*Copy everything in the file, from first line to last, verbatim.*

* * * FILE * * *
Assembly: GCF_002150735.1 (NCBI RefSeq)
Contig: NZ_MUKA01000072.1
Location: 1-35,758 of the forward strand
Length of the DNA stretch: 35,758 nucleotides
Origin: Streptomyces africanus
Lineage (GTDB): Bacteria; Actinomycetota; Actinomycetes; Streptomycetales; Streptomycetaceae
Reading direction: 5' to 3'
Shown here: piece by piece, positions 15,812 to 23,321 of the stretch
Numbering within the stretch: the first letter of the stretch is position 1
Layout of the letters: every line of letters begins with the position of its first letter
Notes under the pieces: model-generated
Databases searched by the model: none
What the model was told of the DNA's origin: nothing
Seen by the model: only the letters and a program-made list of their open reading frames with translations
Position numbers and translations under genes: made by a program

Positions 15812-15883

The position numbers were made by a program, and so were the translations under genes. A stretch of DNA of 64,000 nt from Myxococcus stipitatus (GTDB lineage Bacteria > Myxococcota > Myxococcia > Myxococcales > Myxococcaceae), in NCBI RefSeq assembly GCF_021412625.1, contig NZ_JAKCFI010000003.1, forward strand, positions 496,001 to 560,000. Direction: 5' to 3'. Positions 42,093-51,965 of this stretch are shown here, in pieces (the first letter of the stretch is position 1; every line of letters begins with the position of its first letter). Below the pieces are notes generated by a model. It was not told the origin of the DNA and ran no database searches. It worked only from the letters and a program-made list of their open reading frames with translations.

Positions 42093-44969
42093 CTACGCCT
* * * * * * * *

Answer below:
Assembly: GCF_002150735.1 (NCBI RefSeq)
Contig: NZ_MUKA01000072.1
Location: 1-35,758 of the forward strand
Length of the DNA stretch: 35,758 nucleotides
Origin: Streptomyces africanus
Lineage (GTDB): Bacteria; Actinomycetota; Actinomycetes; Streptomycetales; Streptomycetaceae
Reading direction: 5' to 3'
Shown here: piece by piece, positions 15,812 to 23,321 of the stretch
Numbering within the stretch: the first letter of the stretch is position 1
Layout of the letters: every line of letters begins with the position of its first letter
Notes under the pieces: model-generated
Databases searched by the model: none
What the model was told of the DNA's origin: nothing
Seen by the model: only the letters and a program-made list of their open reading frames with translations
Position numbers and translations under genes: made by a program

Positions 15812-15883

The position numbers were made by a program, and so were the translations under genes. A stretch of DNA of 64,000 nt from Myxococcus stipitatus (GTDB lineage Bacteria > Myxococcota > Myxococcia > Myxococcales > Myxococcaceae), in NCBI RefSeq assembly GCF_021412625.1, contig NZ_JAKCFI010000003.1, forward strand, positions 496,001 to 560,000. Direction: 5' to 3'. Positions 42,093-51,965 of this stretch are shown here, in pieces (the first letter of the stretch is position 1; every line of letters begins with the position of its first letter). Below the pieces are notes generated by a model. It was not told the origin of the DNA and ran no database searches. It worked only from the letters and a program-made list of their open reading frames with translations.

Positions 42093-44969
42093 CTACGCCT